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We were delighted and proud to have had 15 year-old Oliver Gaskell join us for a week's work experience as a trainee Python Software Developer in our Manchester office. Oliver joined us from school through a charitable trust based in the North West of England called Positive Steps, which aims to bridge the gap between education and the world of work.
We asked Oliver about his experience during his time with us:
Q. Tell us about the project you have been working on during your work placement.
A. I was given a brief to create a prototype app which captures characteristics of the person using it. I created a puzzle app using the Python programming language based on a set of six dials which may be rotated by the user. At the start of the puzzle, the dials are in random positions, and to solve the puzzle, all dials have to be moved so they point upward. But moving one dial might move any of the other dials! So the user has to work out which dials to move and in what order.
Q. What does the puzzle aim to learn about the person solving it?
A. I'm testing whether the way it is solved can show how impulsive they are, for example if they dive right in. I'm also considering whether we can measure a person's learning agility if they adapt their solution as they solve it.
Q. What technical skills have you learned?
A. I've learned how to analyse data using IPython Notebook, a web based app for doing calculations and data science. This is something I had a little bit of previous experience with, but I got to use it a lot more this week. I also learned more about source code management with Git - a widely used source version control tool. Particularly, I learned how to use branches, and the advantage of using them to allow multiple people to work on the same source code while keeping each other's work separate. I also used Matplotlib, a Python programming library great at plotting chart data. I used this to track and plot mouse movement.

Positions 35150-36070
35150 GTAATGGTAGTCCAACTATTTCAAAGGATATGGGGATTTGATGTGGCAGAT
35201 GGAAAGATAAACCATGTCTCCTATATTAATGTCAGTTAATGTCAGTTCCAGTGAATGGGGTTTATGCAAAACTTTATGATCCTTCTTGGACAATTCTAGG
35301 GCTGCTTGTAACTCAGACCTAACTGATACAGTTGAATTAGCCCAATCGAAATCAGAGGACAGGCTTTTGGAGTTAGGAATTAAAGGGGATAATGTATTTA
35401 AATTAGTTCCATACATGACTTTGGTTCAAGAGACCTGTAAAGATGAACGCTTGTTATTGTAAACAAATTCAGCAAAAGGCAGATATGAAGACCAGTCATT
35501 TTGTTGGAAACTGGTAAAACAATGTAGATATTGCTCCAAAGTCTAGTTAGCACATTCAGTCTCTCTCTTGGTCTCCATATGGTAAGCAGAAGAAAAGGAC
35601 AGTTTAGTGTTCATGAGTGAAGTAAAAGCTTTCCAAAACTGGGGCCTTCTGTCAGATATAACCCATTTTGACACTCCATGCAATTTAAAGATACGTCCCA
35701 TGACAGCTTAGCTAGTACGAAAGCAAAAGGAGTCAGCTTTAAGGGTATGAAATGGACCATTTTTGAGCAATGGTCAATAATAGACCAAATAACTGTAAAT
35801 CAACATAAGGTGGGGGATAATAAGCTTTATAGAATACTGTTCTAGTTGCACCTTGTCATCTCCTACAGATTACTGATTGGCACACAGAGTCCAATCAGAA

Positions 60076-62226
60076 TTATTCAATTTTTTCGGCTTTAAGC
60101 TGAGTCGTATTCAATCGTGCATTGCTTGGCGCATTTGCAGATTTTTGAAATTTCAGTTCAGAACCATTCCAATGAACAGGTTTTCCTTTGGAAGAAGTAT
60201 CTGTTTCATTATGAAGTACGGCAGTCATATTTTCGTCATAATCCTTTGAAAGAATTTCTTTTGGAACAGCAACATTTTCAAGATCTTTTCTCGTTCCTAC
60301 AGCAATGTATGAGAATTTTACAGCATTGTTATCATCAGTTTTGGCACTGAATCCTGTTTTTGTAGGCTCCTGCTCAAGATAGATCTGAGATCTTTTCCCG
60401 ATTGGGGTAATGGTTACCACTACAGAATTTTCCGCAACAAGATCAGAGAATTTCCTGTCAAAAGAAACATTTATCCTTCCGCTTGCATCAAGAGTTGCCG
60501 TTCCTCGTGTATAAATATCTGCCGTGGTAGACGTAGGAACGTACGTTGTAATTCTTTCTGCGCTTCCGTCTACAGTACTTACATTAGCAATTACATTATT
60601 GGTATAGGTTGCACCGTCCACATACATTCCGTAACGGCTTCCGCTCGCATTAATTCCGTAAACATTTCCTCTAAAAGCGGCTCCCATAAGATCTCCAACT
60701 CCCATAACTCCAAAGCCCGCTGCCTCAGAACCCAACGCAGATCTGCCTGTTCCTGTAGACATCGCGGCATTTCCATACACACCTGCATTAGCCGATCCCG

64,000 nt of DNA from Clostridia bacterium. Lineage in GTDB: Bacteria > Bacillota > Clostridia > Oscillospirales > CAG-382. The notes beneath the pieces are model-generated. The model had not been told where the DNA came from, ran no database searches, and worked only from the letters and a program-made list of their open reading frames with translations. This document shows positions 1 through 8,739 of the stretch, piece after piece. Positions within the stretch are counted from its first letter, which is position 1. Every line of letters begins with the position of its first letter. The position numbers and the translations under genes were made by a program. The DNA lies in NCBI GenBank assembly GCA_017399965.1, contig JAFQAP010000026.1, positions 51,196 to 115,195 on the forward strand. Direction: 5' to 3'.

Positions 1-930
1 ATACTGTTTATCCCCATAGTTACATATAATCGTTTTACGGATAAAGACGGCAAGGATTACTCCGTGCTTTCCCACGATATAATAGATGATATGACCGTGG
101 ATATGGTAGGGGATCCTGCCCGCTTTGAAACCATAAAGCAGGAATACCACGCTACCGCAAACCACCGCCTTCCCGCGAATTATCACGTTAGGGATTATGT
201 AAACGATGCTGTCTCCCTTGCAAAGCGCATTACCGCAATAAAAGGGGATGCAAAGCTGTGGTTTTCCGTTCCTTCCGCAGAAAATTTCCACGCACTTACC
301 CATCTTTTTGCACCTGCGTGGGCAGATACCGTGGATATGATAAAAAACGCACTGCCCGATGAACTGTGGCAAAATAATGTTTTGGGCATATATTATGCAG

Q. Part of this week has been an introduction to the office environment. What have you learned and how have you adapted?
A. The environment is a little more structured than I've been used to - I’ve had to work to a brief and a deadline, and to present and share what I've been working on with the wider team. I was a little nervous about the presentation at first, but it went really well!
Q. What has been the most challenging part of the week?
A. Working out what to do to fit the brief and trying to think of ideas for the app. Once that was agreed, creating the application was more straightforward.
Q. What has been the most enjoyable part of the week?
A. Creating a fully-functioning app and presenting that back to the team! I also enjoyed asking the team to try my application and have a go of the puzzle, and include these findings in my presentation.
Q. Will you come back again?
Q. Do you know what you hope to do in the future?
A. Right now I'm not sure, but probably something along the lines of computer programming or electronics.
We were super-impressed with Oliver's contribution to our work, with his grasp of the Python programming language, and with the presentation he made confidently to the team in Manchester. We sincerely look forward to him spending time with us again!
Written by Safe Hammad, CTO and Co-Founder
About Arctic Shores
Arctic Shores creates award-winning technologies that help companies make better people choices, and people better career choices. Since starting up in 2014, our pioneering behaviour-based assessments have improved diversity, reduced time-to-hire and slashed recruitment costs at hundreds of organisations, including PwC, Siemens and the Ministry of Justice. Arctic Shores has also provided a unique, stress-free and unbiased experience to over 3m candidates.
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